Directed by: Francis Ford Coppola
Starring: Vincent Gallo, Maribel Verdú, Alden Ehrenreich, Klaus Maria Brandauer, Carmen Maura
Francis Ford Coppola’s Tetro (2009) has one of the lousiest titles of all time. That—along with the casting of Vincent Gallo and Coppola’s own uneven batting average—was enough to make sure that his film got a very sparse release (through his own company) and that people stayed away. That it made it to Asheville in the first place is remarkable. That it only did tepid business isn’t. But the film’s reputation has grown since its theatrical release—as those of us who did see it suspected it would—and the Asheville Film Society is giving viewers another chance to see it in a theatrical setting with an audience. It truly is (as the director himself has said) Coppola’s most beautiful film—and it may be his most personal. It’s certainly his most amazing work since Apocalypse Now (1979). That’s a bold claim, but one supported by the film.
Now, I’m not a huge Coppola fan by any stretch of the imagination. In fact, I appear to be one of the very few who don’t have at least one, if not two, of his Godfather films on my list of great movies, so I wasn’t really expecting greatness out of Tetro, which, of course, made the discovery of it all the more delightful. When I first reviewed the film, I was inclined to think that aspects of it might be viewed as a little on the melodramatic side. I suppose that some will take that view, but I’m no longer among them. The more I’ve lived with the film in my mind, the more I’ve come to think that the tone is just right.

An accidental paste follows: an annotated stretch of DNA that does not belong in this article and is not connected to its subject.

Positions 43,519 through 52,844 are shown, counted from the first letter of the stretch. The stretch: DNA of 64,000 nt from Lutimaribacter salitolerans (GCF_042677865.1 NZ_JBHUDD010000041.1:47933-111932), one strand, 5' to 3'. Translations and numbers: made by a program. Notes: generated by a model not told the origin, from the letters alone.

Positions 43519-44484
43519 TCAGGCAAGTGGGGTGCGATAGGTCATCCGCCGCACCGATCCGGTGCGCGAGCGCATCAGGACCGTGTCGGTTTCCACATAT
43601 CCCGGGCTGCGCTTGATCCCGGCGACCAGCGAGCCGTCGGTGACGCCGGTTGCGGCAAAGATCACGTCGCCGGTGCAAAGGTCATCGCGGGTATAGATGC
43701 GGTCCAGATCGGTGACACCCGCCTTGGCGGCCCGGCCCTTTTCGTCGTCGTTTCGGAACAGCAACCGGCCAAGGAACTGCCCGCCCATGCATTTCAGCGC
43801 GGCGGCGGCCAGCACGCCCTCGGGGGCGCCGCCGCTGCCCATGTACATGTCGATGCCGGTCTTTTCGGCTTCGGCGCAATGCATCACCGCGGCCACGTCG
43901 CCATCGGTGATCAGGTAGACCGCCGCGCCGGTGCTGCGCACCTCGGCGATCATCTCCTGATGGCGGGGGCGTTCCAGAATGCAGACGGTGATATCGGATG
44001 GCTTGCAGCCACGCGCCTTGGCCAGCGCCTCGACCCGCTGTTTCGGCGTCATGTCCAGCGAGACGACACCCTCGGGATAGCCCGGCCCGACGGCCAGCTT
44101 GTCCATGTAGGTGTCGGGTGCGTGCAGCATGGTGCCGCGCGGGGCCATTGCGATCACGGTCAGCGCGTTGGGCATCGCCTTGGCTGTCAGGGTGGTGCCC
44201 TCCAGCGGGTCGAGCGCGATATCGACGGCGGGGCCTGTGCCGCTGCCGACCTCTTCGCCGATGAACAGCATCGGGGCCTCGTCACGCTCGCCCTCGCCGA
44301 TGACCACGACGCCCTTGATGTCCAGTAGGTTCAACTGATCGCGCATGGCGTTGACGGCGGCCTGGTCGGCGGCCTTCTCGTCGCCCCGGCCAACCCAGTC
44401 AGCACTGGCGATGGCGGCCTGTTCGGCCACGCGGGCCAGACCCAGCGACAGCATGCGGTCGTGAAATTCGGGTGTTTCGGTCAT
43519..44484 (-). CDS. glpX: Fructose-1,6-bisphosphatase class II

I hope people will come see for themselves what an incredible work of art Tetro is. This truly is a very special movie. Check out my original review at http://www.mountainx.com/movies/review/tetro. I not only stand by that review, but I withdraw any hint of reservation I may have expressed then.
The Asheville Film Society will screen Tetro Tuesday, June 29, at 8 p.m. in the Cinema Lounge of the Carolina Asheville. Hosted by Xpress movie critics Ken Hanke and Justin Souther.